The Borough of North Arlington held a candlelight vigil last night for fallen Jersey City Police Det. Joseph Seals, with law enforcement, friends, and family all a part of the crowd of hundreds on hand for the memorial.
“They feel overwhelmed with looking out here and seeing the support that this community has come to bring,” North Arlington Mayor Daniel Pronti said on the steps of the Queen of Peace Church.
“As we stand here and start our healing process, it’s comforting to know that for their family, they have this sea of a family that we have out here.”
The Bergen County municipality was the last place where Seals, his wife, and five children lived before he was gunned down on Tuesday, the first of four innocent lives to be taken in the midst of bloody carnage that lasted for hours in Jersey City.
David Anderson and Francine Graham are currently believed to be responsible for all four of the deaths in the midst of an ongoing investigation, which has been deemed domestic terrorism and a bias crime, which has already concluded they had anti-Semitic and anti-law enforcement beliefs.
The crowd on hand held candles, glow sticks, and were largely decked out in blue to honors Seals’ 17-plus years of service.
Harrison Police Officer Harrison Ford said he’d been friends with Seals since 2001 when they were both Hudson County corrections officers, noting that he had also helped with renovations shortly after he purchased his home.
” … You have to honor your brothers and your sisters … it sucks, excuse my language, but it does. Unfortunately, we’re a target and it’s just sad and it’s even rougher when you have kids at home,” further stating he slept in his daughter’s room on Wednesday night after she repeatedly expressed fears he may not come home the next day.
Jersey City Police Officer Benevolent Association President Carmine Disbrow recalled that he worked with Seals in the city’s South District for seven or eight years and called him “one of the finest cops” he’s worked with.
“He was probably one of the finest cops, with the greatest instincts, that I’ve ever worked with. He was always ready to work, he never took days off, he loved the job, he loved working: he loved taking bad guys off the street, he loved taking guns off the street,” Disbrow stated.
He added that the groundswell of support has been overwhelming, with members of law enforcement from as far away as Texas, Colorado, Florida, and Canada had reached out to the Jersey City Police Department offering their condolences and well wishes.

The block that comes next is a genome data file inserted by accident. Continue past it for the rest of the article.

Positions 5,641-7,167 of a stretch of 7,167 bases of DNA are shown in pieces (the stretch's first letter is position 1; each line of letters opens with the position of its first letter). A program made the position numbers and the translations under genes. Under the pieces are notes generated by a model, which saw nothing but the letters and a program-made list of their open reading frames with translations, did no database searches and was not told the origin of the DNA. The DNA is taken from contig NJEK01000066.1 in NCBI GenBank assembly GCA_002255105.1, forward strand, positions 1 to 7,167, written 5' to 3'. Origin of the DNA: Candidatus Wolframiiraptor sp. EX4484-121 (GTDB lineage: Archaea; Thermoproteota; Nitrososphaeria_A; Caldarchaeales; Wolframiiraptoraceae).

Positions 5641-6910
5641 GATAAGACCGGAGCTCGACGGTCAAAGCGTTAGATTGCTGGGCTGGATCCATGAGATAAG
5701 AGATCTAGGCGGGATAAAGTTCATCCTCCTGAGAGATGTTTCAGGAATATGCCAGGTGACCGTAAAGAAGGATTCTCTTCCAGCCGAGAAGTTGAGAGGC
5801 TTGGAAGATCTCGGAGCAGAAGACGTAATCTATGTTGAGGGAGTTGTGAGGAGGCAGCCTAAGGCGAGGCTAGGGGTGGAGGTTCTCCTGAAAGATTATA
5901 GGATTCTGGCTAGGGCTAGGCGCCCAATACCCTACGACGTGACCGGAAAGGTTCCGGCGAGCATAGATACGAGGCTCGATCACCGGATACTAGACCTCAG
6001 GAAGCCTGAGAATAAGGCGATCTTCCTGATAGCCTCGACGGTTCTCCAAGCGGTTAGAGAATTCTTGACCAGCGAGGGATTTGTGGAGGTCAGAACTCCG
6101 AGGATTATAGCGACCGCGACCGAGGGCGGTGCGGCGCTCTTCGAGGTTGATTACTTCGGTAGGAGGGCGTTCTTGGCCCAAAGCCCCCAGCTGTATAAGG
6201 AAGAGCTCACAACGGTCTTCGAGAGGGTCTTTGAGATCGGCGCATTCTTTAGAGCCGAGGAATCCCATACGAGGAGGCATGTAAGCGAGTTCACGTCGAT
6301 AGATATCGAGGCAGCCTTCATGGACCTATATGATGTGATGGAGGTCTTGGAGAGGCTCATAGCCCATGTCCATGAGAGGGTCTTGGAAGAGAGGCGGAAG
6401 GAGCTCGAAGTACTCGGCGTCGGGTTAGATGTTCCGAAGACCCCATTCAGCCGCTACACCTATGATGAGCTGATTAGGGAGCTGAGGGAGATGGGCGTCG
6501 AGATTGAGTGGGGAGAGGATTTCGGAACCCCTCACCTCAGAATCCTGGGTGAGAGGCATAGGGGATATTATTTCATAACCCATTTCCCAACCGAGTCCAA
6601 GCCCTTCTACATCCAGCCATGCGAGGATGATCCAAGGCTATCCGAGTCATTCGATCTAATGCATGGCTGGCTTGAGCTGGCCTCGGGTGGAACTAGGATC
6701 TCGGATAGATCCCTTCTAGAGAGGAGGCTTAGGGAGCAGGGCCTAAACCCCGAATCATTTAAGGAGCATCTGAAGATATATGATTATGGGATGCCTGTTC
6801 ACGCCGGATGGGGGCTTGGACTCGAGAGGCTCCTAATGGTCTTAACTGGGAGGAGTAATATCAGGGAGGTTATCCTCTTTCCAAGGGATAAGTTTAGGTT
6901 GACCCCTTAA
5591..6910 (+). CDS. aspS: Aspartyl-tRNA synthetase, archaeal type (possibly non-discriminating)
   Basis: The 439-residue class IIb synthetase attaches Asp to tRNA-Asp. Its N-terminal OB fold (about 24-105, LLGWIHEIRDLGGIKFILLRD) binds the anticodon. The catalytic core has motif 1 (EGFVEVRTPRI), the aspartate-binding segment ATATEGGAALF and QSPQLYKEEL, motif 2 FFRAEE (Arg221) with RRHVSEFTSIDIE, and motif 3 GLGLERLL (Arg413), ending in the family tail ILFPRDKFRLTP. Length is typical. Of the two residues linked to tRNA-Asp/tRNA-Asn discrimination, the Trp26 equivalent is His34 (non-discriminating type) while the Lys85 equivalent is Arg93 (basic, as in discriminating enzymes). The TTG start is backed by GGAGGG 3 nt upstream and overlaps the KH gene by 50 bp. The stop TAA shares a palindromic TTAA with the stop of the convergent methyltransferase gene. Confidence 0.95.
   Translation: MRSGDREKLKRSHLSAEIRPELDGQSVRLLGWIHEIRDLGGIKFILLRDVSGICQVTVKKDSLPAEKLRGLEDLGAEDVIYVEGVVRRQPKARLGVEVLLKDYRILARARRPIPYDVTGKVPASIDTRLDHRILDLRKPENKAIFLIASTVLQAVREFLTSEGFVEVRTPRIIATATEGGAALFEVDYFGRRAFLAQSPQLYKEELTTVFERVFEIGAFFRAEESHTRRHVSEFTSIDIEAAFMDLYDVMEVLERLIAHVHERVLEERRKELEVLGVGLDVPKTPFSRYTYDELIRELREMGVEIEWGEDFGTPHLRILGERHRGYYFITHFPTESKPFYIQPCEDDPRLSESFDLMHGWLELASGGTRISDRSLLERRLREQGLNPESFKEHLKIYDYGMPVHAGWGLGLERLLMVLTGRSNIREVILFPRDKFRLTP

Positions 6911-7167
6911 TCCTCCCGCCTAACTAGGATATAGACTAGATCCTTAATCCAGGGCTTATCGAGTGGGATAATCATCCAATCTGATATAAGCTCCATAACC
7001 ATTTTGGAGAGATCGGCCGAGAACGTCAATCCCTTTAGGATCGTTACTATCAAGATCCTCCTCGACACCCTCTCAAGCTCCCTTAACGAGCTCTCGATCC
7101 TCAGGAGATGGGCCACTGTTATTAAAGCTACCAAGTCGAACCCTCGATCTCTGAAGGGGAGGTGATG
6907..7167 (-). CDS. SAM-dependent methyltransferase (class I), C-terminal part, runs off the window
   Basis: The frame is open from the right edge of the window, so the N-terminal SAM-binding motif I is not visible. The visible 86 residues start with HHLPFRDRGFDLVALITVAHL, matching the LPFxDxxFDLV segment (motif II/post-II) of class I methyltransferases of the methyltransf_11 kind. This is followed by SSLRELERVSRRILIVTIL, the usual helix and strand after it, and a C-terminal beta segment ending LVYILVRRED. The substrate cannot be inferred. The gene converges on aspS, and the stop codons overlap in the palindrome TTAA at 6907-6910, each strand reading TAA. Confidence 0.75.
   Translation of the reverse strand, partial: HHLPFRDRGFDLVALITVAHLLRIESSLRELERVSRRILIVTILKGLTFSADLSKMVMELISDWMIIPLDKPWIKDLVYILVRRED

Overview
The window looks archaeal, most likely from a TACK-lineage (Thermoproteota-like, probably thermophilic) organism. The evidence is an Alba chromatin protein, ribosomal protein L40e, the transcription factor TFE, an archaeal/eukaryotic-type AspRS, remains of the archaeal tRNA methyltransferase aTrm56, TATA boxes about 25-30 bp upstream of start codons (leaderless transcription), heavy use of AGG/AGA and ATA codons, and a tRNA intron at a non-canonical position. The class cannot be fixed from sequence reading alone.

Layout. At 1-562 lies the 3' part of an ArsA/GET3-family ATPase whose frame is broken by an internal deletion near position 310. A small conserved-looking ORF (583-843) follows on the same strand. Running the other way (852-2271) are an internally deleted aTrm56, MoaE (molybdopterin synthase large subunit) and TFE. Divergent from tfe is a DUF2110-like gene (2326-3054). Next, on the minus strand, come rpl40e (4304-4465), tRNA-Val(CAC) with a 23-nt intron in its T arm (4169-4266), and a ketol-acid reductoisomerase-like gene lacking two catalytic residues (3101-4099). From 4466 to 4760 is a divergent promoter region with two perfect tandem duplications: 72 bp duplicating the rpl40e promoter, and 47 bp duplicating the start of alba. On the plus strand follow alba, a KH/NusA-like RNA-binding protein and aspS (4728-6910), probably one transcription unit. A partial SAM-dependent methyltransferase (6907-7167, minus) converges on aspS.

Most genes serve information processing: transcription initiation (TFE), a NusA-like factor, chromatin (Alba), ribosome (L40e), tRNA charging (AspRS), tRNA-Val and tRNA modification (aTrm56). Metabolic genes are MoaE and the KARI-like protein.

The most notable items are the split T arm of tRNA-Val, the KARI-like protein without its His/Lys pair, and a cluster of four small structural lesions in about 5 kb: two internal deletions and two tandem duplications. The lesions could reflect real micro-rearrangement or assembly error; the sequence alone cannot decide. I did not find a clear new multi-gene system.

As other officials have mentioned previously, Disbrow indicated that when all the details come out, it will be clear that Seals’ actions saved many lives last week.
” … In the next few weeks, the coming months, as bad as the tragedy was, it would’ve been 10 times worse, 100 times worse if Det. Seals didn’t take the actions that he did.”
The community support for Seals was on display on an even larger scale this afternoon, as surely over a thousand people attended his wake at the McLaughlin Funeral Home.
Officers from the Guttenberg, Secaucus, Bradley Beach, Moorestown, NYPD, Port Authority Police Departments, along with the Cumberland County Sheriff’s Office, were just a few of the departments who came out early to show their support.
According to his obituary, Seals joined the Jersey City Police Department in November 2005 after serving as a Hudson County corrections officer for about four years.
In November 2017, he was promoted to detective and joined the department’s cease fire unit.
In lieu of flowers, his family has asked for donations in his memory to Saint Joseph’s School for the Blind, located at 761 Summit Avenue in Jersey City.
Seals’ funeral is tomorrow at the St. Aedan’s Church at St. Peter’s University at 11 a.m. Commuters should expect significant delays in the hours before and after the service.
There was an incredible show of support for fallen #JerseyCity Police Det. Joseph Seals within the first hour of his wake today. More details: https://t.co/Ui3L3RheUE @JerseyCityPOBA #jerseycityshooting pic.twitter.com/JOxpUU3eEJ
â€” Hudson County View (@HudsonCoView) December 16, 2019
Editor’s note: This story has been updated with new information.